NEW ORLEANS, May 23 (UPI) -- The United States is at increasing risk from food imported from developing nations that do not have the same sanitary standards for production, researchers say.
Scientists at a meeting of the American Society for Microbiology in New Orleans said increased importation of food creates greater risk of food-borne disease, especially in the case of seafood and fresh produce, an ASM release reported Monday.
"Approximately 15 percent of food consumed in the United States in 2006 was imported," Michael Doyle of the University of Georgia said.
"Sanitation practices for food production are not universally equivalent throughout the world. Importing foods can move diseases from areas where they are indigenous to locations where they are seldom found or do not exist," he said.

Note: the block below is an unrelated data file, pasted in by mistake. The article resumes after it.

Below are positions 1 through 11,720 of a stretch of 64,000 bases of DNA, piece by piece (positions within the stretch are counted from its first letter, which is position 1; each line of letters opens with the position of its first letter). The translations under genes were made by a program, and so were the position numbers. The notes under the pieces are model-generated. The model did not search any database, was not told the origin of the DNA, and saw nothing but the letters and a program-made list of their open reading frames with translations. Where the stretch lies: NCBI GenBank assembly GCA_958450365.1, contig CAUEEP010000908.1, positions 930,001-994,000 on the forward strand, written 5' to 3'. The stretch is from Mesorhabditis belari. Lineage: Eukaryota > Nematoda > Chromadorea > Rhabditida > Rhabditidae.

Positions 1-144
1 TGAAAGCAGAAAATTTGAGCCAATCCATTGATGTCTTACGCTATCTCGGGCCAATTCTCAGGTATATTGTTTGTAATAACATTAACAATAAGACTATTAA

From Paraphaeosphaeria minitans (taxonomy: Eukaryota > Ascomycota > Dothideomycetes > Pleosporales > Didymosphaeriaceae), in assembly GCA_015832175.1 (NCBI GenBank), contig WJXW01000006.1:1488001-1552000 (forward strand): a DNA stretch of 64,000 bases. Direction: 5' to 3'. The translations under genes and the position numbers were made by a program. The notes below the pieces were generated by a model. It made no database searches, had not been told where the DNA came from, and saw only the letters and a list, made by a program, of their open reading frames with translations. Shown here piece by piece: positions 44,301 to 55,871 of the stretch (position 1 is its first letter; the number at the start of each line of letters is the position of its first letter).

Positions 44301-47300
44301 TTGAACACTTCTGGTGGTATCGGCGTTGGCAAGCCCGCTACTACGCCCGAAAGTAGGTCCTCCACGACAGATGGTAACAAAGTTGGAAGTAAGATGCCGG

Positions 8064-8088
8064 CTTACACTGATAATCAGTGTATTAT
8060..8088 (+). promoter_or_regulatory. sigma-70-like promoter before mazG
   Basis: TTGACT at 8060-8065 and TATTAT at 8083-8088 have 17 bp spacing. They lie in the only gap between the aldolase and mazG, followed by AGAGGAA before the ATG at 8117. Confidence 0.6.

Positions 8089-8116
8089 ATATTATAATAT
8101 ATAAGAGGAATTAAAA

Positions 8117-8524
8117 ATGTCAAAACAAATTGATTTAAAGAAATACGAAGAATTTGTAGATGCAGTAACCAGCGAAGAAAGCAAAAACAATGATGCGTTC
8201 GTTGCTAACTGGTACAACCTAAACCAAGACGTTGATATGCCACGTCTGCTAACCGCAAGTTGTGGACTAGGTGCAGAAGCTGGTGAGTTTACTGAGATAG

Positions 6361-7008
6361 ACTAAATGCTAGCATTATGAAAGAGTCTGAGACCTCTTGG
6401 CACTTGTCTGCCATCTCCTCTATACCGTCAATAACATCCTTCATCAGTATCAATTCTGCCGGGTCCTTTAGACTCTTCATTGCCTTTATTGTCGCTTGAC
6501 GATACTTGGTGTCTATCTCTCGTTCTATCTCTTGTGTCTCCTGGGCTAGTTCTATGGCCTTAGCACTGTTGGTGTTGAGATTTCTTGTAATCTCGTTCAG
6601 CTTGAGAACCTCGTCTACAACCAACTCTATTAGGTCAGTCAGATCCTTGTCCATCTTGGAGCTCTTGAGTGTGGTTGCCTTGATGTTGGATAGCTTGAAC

In 2010 over 80 percent of fish and seafood consumed in the United States was imported, and much of that came from Asia where raw domestic sewage and/or livestock manure are frequently used in fish farming, researchers said.
"The reality is we are going to continue to import foods at a greater rate in large part because labor costs in developing countries are much lower than they are here," Doyle said. "We are going to see more food coming from developing countries which frequently have lower standards for producing foods."